There are three troubling trends affecting how Americans work and earn a living: (1) the rise of the robot economy, (2) the rise of the gig economy and (3) the increasingly arbitrary way in which people get access to what we used to call employee benefits.

The answers to these problems (which are eluding just about everybody who writes about them) are: (1) deregulation, (2) tax fairness and (3) labor market neutrality.

Let’s take a closer look.

Robots. Tyler Cowen predicts that we are entering a world in which there will be two kinds of workers: those who work with computers and those who compete against computers. The world will be kind to the former and unkind to the latter, he says.

How many people are potentially competing against a computer? No one knows for sure, but economists Laurence Kotlikoff, Jeffrey Sachs and their colleagues estimate that one out of every three jobs could potentially be done by a computer. Driverless vehicles are the most salient examples. They threaten 1.7 million truckers in America, and another 1.7 million drivers of taxis, buses and delivery vehicles.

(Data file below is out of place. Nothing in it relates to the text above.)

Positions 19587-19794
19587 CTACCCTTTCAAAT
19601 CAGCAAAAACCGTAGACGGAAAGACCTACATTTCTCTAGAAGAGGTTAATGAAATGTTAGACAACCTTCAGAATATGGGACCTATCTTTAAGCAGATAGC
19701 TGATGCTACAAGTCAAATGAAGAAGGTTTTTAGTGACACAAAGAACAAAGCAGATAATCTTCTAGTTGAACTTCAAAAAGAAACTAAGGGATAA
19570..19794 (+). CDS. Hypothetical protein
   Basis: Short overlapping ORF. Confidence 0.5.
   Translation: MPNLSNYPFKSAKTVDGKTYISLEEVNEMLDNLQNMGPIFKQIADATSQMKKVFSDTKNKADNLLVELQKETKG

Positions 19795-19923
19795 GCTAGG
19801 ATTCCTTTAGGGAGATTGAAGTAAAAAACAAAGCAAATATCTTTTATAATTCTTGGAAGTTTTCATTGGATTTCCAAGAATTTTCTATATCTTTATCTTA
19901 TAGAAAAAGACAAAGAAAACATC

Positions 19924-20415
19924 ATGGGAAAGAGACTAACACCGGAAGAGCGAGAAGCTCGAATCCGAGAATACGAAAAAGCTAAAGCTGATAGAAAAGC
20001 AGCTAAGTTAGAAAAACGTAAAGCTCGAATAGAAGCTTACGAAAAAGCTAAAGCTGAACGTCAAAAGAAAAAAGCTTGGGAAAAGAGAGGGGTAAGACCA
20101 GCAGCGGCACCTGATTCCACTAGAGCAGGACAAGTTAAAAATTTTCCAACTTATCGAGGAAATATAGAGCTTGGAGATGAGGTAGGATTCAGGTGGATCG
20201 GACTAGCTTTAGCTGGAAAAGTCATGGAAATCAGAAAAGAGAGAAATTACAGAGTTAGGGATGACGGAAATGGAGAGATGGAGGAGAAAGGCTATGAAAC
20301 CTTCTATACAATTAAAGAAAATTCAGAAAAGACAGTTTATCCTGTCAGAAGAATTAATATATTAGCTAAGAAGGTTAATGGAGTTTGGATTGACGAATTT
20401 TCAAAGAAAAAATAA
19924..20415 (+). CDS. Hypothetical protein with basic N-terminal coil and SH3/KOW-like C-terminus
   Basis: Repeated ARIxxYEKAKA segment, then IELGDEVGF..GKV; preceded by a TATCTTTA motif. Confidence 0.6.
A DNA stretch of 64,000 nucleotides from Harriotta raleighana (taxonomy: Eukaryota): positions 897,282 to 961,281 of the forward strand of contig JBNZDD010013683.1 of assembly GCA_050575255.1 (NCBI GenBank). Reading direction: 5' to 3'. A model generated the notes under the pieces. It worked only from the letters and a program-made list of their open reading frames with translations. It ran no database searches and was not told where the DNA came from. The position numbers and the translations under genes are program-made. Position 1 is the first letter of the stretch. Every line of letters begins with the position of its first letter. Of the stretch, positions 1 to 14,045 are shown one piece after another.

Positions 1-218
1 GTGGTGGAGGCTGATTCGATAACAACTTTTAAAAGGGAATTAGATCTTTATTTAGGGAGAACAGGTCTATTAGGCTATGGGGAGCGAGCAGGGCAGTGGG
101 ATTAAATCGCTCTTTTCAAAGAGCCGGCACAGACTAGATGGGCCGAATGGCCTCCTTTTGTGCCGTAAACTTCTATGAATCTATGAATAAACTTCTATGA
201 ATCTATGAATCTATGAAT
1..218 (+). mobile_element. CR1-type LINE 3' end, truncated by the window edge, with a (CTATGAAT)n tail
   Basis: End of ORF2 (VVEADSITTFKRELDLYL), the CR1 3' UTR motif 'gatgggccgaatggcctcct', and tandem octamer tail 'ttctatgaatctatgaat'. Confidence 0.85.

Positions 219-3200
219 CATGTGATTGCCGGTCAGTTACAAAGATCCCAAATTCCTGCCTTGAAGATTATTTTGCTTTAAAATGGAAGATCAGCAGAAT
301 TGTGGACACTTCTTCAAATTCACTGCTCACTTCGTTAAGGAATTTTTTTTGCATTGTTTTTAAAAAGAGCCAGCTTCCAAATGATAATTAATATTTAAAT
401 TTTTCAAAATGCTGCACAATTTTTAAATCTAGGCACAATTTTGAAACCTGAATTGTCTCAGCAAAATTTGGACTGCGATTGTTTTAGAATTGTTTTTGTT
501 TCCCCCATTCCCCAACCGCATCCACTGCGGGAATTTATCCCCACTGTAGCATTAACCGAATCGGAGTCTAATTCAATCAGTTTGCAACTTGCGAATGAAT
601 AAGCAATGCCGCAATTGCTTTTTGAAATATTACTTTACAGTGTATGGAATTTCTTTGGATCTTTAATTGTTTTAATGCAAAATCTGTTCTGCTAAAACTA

Unwise regulations are accelerating the trend. Robots don’t have to be paid the minimum wage. They don’t get time-and-a-half for over time. They don’t sue managers for sexual harassment or race, gender or age discrimination. They also don’t take vacations or request sick pay.